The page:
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Tring: The Town the Rothschilds (Re)Built

by Julie Mundy

This charming Hertfordshire parish has been listed as a market town since 1315, although Tring Manor was first recorded almost one thousand years ago, in the Domesday Survey of 1086. Just over thirty miles North of London, Tring is nestled within a fold of the glorious Chiltern Hills, where the ancient Icknield way crosses paths with the Roman road Akeman Street.

Pitstone Windmill near TringTring is proud of its heritage. In the town centre stands the Norman church of St Peter and St Paul's, a building that was extended and rebuilt between the 13th and 15th Century, and still retains many of these architectural features. Inside this impressive building, visitors can view historical parish records, one of which displays the family tree of a former vicar -- the Reverend Lawrence Washington, who was the great-great-grandfather of George Washington, the first President of the United States.

Tring has seen many changes over the years, but has not succumbed to the over-development that has ruined many English market towns. It retains local business in its High Street offering traditional hardware stores and gift emporiums rather than retail chain stores. The town centre is set within a conservation area known as Tring Triangle, which imposes strict limitations on changing the local landscape. As a result, many of the buildings you will see and visit in Tring are centuries old and still maintain their original form.

The greatest impact on this town's evolution came with the arrival of the Rothschild family in the late 19th Century. From German Jewish origin, this aristocratic family dominated the World finance and banking industry, becoming influential politicians and investors. Lionel Nathan Rothschild purchased Tring Mansion in 1872 for the princely sum of £230,000 to add to his growing cluster of impressive Estates in the area. His son Natty, or Nathan Mayer Rothschild, the first Baron Rothschild and the first Jewish peer in the House of Lords, made considerable alterations to the mansion, which was originally designed by Sir Christopher Wren around 1682. Natty's creation was a red brick, French Renaissance style residence, which entertained guests such as the Prince of Wales and later King Edward VII, the Chamberlains, Winston Churchill, the Gladstones and Cecil Rhodes among many esteemed visitors.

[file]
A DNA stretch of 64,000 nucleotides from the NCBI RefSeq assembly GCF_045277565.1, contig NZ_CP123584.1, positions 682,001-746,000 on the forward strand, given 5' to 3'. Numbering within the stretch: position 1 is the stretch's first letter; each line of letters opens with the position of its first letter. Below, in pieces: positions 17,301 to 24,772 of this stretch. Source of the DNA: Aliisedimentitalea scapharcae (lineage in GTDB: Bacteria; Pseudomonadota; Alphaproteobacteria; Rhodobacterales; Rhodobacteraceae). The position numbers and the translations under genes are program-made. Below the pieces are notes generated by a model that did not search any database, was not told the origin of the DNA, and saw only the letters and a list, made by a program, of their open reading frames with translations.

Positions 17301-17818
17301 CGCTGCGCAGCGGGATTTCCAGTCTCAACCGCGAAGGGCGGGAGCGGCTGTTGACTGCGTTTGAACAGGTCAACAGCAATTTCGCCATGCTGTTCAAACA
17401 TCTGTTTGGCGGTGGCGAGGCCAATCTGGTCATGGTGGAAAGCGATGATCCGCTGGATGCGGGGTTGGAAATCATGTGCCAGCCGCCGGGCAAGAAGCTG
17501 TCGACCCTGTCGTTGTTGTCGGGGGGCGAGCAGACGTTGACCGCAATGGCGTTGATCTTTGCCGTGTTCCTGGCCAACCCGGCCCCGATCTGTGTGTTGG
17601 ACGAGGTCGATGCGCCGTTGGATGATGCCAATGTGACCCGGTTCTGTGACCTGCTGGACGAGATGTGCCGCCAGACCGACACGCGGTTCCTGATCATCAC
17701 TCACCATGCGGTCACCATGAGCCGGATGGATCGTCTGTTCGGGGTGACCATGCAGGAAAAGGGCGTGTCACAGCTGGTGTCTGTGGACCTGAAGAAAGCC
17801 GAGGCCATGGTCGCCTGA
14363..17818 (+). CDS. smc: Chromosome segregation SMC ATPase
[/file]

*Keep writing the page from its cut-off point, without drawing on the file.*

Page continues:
The Rothschilds transformed Tring. They provided employment, housing and improved the social welfare of residents, and their once-eccentric presence still encompasses the town. The mansion is now an Arts Educational School, but their legacy can be seen everywhere from buildings such as the old Rose and Crown Inn, which was rebuilt by the family in the early twentieth century to house their ever- expanding guest list, to the beautiful Louisa Cottages, which stand opposite the Walter Rothschild Zoological Museum, built by Nathan Rothschild as a coming of age present for his son Lionel Walter Rothschild.

His private collection, which started as a hobby when Walter was seven-years-old included 2,000 mounted mammals and a similar number of mounted birds, two million butterflies and moths, 300,000 bird skins, 144 giant tortoises, 200,000 birds' eggs and 30,000 books. The Rothschilds made expeditions to all corners of the globe to acquire an outstanding bounty of exhibits, which was bequeathed to the nation at the time of Walter's death in 1937. More evidence of the Rothschild's benevolence is the 300-acre Tring Park, now managed by the Woodland Trust, with its impressive avenue of lime trees, set within a breathtaking landscape to attract visitors all year round.

Finally, after absorbing the beautiful parkland, nature reserves and architecture throughout Tring, why not take a break in one of the town's old inns, such as the 17th Century Robin Hood, with its acclaimed fish restaurant, or sample fine ales from the legendary Tring Brewery as you enjoy the home-cooked fayre at the Kings Arms. Who knows, after a couple of drinks you may even see Lord Rothschild ride past on his zebra-drawn carriage.

Tring is located just over thirty miles from NW London on the A41 between Hemel Hempstead and Aylesbury. The Walter Rothschild Zoological Museum, Akeman Street, Tring, is open Monday to Saturday 10am 5pm and Sunday 2pm 5pm. Tring Mansion is not open to visitors but the Rothchild's Waddesdon Manor home, near Aylesbury, is open to the public and houses one of the finest collections of French 18th century decorative arts in the world.

More Information:

Tring City Council
http://www.tring.gov.uk/info/home.htm

The Walter Rothschild Zoological Museum
http://www.nhm.ac.uk/visit-us/galleries/tring/


Julie Mundy is the Secretary of the Official Elvis Presley Fan Club of Great Britain, and te author of several books on Elvis and Las Vegas, including The Official Elvis Presley Commemorative Album, Elvis Fashion: From Memphis to Vegas, Travellers' Las Vegas, and Don't Forget Me: The Eddie Cochran Story. Among her upcoming projects are travel guides for Memphis and Nashville, and a ghostwritten book for a WWII prisoner of war. For more information, please visit http://www.julie.mundy.com.
Article © 2006 Julie Mundy
Photo courtesy of Britainonview.com

 

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